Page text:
I am sure you have noticed how much clutter you have at home—especially with the holidays just finishing. Nothing helps you feel like you have some control of your life then taking time to declutter your home. There are many charities and non-profits in Calgary that need everyday household items to distribute to families (and animals!) who would not have the items otherwise. We have compiled a list of different charities you can donate your items to help others:
Made by Momma
For the full wish list: Click here
- New and gently used in-kind donations:
Baby, kids & maternity clothing
- Baby gear
- Baby formula and baby food (unopened, not expired)
- Diapers and baby wipes
See their weekly wish list for urgent needs #MBMWishList
Calgary Food Bank
For the full wish list: Click here
- Canned food
- Pasta sauce
- Peanut butter
- Hygiene items
- Pet Food
- Baby Items
- Bags, cards, party supplies, books, art, and school supplies
- Games, toys, cake mixes, icing, balloons, and candles.
Women in Need Society
For the full wish list: Click here
- Clothing and shoes: Women’s, Men’s, and Children’s
- Accessories: hats, mittens, scarves, socks, purses, wallets, jewelry, and backpacks
- Household goods: cookware, bakeware, dinnerware, cutlery, glassware, plastic storage, and utensils
- Small electrical appliances
- Household décor
- Children’s games, toys, and books
The Children’s Cottage Society
For the full wish list (only accepting new items currently): Click here
- Clothes for newborns and children up to 18 years old
- Baby swings and bouncers
Calgary Flames Sports Bank
For the full wish list: Click here
- Sleds/ Toboggans
- X-Country Skis – 160cm and below
- X-Country Ski Boots – SNS & NNN Style
- Down Hill Skis – 160cm and below
- Ski poles
- Hockey Helmets – certified/non-expired
- Skates – Adult size 5-12 (for the teenagers)
Don’t have any physical goods to give? A financial donation to YMCA Calgary will support youth, children and adults to belong, grow, thrive and lead: Donate today
Join us for a Halloween Celebration – with outdoor activities, safe trick-or-treating and family friendly fun!
Date: Saturday, October 31
Location: Camp Riveredge and Camp Chief Hector YMCA
– Camp Riveredge – $25/Family
– Camp Chief Hector YMCA – $75/Family
– Camp Riveredge – 1-3 pm; 3-5 pm; 5-7 pm
– Camp Chief Hector YMCA – 1-7 pm
Register: email@example.com or call any YMCA location
|Location||Holiday||Hours of Operation|
|Gray Family Eau Claire YMCA||Thanksgiving
Monday, October 12
|Saddletowne YMCA||Thanksgiving ||7 am to 2 pm|
Monday, October 12
|Melcor YMCA at Crowfoot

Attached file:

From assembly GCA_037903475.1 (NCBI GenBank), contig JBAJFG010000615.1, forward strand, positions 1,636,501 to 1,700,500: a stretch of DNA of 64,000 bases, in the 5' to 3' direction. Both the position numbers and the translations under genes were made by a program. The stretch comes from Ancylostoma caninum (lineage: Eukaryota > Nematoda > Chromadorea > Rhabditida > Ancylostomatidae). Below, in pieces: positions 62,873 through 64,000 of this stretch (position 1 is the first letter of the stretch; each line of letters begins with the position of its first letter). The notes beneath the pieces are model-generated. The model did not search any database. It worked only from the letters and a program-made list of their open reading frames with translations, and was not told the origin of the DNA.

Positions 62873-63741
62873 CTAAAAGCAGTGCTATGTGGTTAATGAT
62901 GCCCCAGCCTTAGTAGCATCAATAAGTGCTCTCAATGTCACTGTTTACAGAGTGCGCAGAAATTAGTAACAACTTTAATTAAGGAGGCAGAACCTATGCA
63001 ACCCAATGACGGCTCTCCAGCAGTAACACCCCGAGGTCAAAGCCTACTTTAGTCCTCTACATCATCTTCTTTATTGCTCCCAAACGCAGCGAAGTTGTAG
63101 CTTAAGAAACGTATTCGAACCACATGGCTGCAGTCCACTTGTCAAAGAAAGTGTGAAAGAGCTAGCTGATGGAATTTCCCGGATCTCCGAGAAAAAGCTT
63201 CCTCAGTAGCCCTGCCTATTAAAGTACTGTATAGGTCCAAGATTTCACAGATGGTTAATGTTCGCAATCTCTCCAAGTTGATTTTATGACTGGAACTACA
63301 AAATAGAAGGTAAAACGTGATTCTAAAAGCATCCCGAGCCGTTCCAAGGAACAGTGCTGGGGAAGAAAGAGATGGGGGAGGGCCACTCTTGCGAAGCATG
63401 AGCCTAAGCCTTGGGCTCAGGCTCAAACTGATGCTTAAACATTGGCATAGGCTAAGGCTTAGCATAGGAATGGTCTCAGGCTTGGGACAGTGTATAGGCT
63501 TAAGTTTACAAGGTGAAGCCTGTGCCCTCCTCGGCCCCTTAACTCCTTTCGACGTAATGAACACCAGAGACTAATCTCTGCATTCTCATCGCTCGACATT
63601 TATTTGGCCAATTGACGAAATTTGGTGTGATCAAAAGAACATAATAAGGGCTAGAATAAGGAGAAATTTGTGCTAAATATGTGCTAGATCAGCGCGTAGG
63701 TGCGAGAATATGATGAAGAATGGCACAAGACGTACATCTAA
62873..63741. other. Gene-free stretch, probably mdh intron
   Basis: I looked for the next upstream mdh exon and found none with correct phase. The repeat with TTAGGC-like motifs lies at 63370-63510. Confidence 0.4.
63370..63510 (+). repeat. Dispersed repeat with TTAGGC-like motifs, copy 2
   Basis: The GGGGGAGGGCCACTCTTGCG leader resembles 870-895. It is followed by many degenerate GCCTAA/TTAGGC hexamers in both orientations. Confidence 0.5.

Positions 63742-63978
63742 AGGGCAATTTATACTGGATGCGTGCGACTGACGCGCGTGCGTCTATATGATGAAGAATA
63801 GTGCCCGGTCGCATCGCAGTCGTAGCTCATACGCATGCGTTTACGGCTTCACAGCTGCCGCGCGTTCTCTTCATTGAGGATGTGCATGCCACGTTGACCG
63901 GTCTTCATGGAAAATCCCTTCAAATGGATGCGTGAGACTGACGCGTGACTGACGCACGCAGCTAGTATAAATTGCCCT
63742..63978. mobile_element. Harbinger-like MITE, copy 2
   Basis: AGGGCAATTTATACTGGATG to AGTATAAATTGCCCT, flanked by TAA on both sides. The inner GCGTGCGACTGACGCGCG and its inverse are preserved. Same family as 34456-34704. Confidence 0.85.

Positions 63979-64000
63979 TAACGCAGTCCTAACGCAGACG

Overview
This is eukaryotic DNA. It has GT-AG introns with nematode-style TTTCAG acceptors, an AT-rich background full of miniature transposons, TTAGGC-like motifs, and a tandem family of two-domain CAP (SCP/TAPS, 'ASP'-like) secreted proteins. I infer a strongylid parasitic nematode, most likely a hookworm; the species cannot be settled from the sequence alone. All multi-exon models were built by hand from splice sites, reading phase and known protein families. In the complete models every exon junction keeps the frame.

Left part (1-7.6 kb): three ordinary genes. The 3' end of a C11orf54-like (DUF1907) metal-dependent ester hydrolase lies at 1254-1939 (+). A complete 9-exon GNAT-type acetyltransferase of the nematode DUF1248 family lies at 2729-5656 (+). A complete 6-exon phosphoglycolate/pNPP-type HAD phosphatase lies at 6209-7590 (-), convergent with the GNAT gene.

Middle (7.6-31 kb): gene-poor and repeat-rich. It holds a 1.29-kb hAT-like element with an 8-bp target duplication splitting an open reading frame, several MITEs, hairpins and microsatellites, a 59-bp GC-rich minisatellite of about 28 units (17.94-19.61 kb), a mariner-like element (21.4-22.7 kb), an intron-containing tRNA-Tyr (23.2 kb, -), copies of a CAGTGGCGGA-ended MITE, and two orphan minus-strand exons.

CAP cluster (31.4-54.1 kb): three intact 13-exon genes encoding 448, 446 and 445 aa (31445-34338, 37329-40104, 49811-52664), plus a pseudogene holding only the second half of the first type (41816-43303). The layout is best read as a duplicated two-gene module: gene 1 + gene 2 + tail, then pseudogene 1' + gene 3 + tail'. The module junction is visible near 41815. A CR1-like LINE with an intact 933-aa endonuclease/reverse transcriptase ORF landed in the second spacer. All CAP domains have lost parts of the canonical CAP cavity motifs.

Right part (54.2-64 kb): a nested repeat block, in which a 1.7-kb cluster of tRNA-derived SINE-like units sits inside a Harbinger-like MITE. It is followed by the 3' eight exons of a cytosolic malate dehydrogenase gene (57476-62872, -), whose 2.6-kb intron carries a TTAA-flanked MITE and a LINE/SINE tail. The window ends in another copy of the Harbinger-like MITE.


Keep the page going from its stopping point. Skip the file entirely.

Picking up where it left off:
Monday, October 12
Monday, October 12
|Brookfield Residential YMCA|| Thanksgiving
Monday, October 12
|7 am to 8:30 pm|
|Shane Homes YMCA at Rocky Ridge|| Thanksgiving
Monday, October 12
|7 am to 8:30 pm|
Week five: Nov 9 – 13
Mon, November 9
9:30am:Strength with Michelle
5:30pm: Interval training with Lorelei
Tues, November 10
9:30am: Yoga with Eunmi
Thurs, November 12
12:00pm: Int. Training with Lynda
5:30pm: Core strength with Nancy
Fri, November 13
9:30am: Gentle Fitness with Kaia
– Classes will be 20-30 minutes in length
– Classes will use minimal equipment
– Schedule may change due to instructor availability!
By: Tyson Moore, Health and Fitness Supervisor, YMCA Calgary
Chances are, most of you reading this have had some serious changes to your exercise routine over the past 4 months. The good news is that now that gyms across the country are opening again, we all have a chance to make some serious positive changes for ourselves and others when we get back to the gym floor. Here are 5 things to focus on when you’re ready to hit the weights again:
1) Focus on Improving Gym Culture
Fail videos, staring at anything wearing leggings, “Do you Even Lift Bro?”, fat-shaming.. mainstream gym culture wasn’t exactly the best role model for inclusivity prior to lockdown. Now more than ever is the time for us to be kind, ask for help, and respect differences between yourself and others. With enough focused effort and consideration, we can rebuild gym culture into a place for #goodvibesonly.
2) Focus on Yourself.. the Right Way
Let’s not sugarcoat it, most of us go to the gym for ourselves only. While that’s definitely an appropriate mindset to have, it’s important to consider your mental well-being when focusing on yourself. If you get excited just to have a distraction-free workout and clear your head, you’re going to do great in your first days back. If you come to the gym beating yourself up because you can’t lift as heavy, or you’re busy focusing on how your arms/belly/everything have gotten too flabby, then you’re probably not going to have a very good time. Instead, focus on having fun, trying new things, and feeling positive about anything you accomplish in the gym!
3) Focus on Training Light for a Few Weeks
Studies have consistently shown that when you take a long break from training (15+ weeks seems relevant, doesn’t it?), you are going to lose some strength and muscle mass, while possibly adding on a bit of body fat as well. Thankfully, most of the research also shows that a return to baseline where you’re able to improve on your performance again is only around 5-6 weeks. This means you might have to train a bit lighter for 3-4 weeks before you start ramping up the intensity to pre-lockdown levels. If you focus on frequency as your primary goal setter (ex. How often you go to the gym), and resist the temptation to go all out in your first week back, you’ll be back to where you were in no time.
P.S No matter what you do for your first workout, there is a very good chance you are going to be SORE… so be prepared to have a recovery plan as well!